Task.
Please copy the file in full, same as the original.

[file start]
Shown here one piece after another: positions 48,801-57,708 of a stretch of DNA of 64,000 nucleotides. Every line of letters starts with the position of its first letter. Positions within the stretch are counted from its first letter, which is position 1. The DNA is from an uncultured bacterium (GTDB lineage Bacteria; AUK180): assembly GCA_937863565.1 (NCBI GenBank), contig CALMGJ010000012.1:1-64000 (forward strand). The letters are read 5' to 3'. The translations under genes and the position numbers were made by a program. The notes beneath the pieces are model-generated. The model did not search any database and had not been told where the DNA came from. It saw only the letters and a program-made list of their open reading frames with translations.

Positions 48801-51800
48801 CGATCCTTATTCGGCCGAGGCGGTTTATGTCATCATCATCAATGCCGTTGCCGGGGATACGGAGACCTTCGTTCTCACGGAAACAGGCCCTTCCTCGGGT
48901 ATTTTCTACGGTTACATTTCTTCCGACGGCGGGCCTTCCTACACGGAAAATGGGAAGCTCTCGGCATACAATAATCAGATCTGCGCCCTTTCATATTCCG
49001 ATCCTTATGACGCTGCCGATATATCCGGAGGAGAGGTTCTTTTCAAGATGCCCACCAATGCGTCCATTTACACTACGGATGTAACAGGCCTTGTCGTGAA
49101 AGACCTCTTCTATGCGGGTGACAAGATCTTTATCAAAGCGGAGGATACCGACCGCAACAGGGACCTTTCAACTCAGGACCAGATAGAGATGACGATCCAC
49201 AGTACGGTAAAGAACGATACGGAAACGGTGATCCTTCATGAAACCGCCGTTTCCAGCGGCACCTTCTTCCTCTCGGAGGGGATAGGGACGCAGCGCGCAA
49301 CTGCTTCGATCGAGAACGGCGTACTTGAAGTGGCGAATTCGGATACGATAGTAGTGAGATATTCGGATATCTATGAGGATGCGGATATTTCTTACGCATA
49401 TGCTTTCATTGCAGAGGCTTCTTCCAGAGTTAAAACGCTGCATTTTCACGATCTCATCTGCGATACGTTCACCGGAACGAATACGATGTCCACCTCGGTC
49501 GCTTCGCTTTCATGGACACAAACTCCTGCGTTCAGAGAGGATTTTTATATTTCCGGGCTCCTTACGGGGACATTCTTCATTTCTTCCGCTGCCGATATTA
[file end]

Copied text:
Shown here one piece after another: positions 48,801-57,708 of a stretch of DNA of 64,000 nucleotides. Every line of letters starts with the position of its first letter. Positions within the stretch are counted from its first letter, which is position 1. The DNA is from an uncultured bacterium (GTDB lineage Bacteria; AUK180): assembly GCA_937863565.1 (NCBI GenBank), contig CALMGJ010000012.1:1-64000 (forward strand). The letters are read 5' to 3'. The translations under genes and the position numbers were made by a program. The notes beneath the pieces are model-generated. The model did not search any database and had not been told where the DNA came from. It saw only the letters and a program-made list of their open reading frames with translations.

Positions 48801-51800
48801 CGATCCTTATTCGGCCGAGGCGGTTTATGTCATCATCATCAATGCCGTTGCCGGGGATACGGAGACCTTCGTTCTCACGGAAACAGGCCCTTCCTCGGGT
48901 ATTTTCTACGGTTACATTTCTTCCGACGGCGGGCCTTCCTACACGGAAAATGGGAAGCTCTCGGCATACAATAATCAGATCTGCGCCCTTTCATATTCCG
49001 ATCCTTATGACGCTGCCGATATATCCGGAGGAGAGGTTCTTTTCAAGATGCCCACCAATGCGTCCATTTACACTACGGATGTAACAGGCCTTGTCGTGAA
49101 AGACCTCTTCTATGCGGGTGACAAGATCTTTATCAAAGCGGAGGATACCGACCGCAACAGGGACCTTTCAACTCAGGACCAGATAGAGATGACGATCCAC
49201 AGTACGGTAAAGAACGATACGGAAACGGTGATCCTTCATGAAACCGCCGTTTCCAGCGGCACCTTCTTCCTCTCGGAGGGGATAGGGACGCAGCGCGCAA
49301 CTGCTTCGATCGAGAACGGCGTACTTGAAGTGGCGAATTCGGATACGATAGTAGTGAGATATTCGGATATCTATGAGGATGCGGATATTTCTTACGCATA
49401 TGCTTTCATTGCAGAGGCTTCTTCCAGAGTTAAAACGCTGCATTTTCACGATCTCATCTGCGATACGTTCACCGGAACGAATACGATGTCCACCTCGGTC
49501 GCTTCGCTTTCATGGACACAAACTCCTGCGTTCAGAGAGGATTTTTATATTTCCGGGCTCCTTACGGGGACATTCTTCATTTCTTCCGCTGCCGATATTA